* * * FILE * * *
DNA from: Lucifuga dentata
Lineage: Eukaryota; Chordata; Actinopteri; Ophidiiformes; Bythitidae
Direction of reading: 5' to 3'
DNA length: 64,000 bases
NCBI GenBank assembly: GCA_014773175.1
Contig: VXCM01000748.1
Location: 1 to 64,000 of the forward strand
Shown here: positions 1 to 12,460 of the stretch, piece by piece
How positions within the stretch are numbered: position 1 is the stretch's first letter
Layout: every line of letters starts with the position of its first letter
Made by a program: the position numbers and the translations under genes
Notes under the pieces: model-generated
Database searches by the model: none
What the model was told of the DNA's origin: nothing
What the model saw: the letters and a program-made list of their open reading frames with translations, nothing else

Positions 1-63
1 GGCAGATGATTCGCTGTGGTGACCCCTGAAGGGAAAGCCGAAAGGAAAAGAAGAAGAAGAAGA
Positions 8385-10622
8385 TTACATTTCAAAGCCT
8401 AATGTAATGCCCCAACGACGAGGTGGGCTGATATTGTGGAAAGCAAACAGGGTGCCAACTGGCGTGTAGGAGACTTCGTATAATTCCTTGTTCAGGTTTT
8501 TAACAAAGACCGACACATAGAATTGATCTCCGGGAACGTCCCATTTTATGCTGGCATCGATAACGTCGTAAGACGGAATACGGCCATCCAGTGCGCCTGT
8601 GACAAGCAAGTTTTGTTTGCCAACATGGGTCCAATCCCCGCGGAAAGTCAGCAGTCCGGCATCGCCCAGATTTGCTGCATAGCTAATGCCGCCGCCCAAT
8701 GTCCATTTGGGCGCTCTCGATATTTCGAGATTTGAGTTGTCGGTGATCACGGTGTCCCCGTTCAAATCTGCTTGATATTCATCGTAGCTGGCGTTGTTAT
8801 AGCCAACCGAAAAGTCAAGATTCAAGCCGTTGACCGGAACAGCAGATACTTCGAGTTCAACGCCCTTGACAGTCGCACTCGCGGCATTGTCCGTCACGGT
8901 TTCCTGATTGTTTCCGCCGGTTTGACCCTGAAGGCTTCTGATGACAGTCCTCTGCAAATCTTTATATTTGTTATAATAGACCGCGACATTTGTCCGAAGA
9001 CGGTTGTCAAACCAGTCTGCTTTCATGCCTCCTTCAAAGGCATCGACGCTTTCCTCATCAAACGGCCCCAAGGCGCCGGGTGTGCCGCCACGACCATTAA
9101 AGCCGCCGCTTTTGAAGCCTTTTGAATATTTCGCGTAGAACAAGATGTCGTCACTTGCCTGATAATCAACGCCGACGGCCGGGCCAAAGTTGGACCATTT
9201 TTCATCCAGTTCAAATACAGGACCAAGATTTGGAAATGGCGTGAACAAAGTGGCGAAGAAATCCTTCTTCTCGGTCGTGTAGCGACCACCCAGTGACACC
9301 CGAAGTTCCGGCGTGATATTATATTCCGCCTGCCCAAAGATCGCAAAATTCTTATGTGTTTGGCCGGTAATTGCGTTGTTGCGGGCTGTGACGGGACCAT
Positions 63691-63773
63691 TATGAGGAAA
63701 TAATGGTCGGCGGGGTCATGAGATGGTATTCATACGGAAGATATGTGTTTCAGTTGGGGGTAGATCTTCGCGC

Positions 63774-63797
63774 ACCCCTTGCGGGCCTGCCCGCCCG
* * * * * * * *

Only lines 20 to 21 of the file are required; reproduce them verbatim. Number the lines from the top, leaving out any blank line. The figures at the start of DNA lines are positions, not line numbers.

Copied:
8401 AATGTAATGCCCCAACGACGAGGTGGGCTGATATTGTGGAAAGCAAACAGGGTGCCAACTGGCGTGTAGGAGACTTCGTATAATTCCTTGTTCAGGTTTT
8501 TAACAAAGACCGACACATAGAATTGATCTCCGGGAACGTCCCATTTTATGCTGGCATCGATAACGTCGTAAGACGGAATACGGCCATCCAGTGCGCCTGT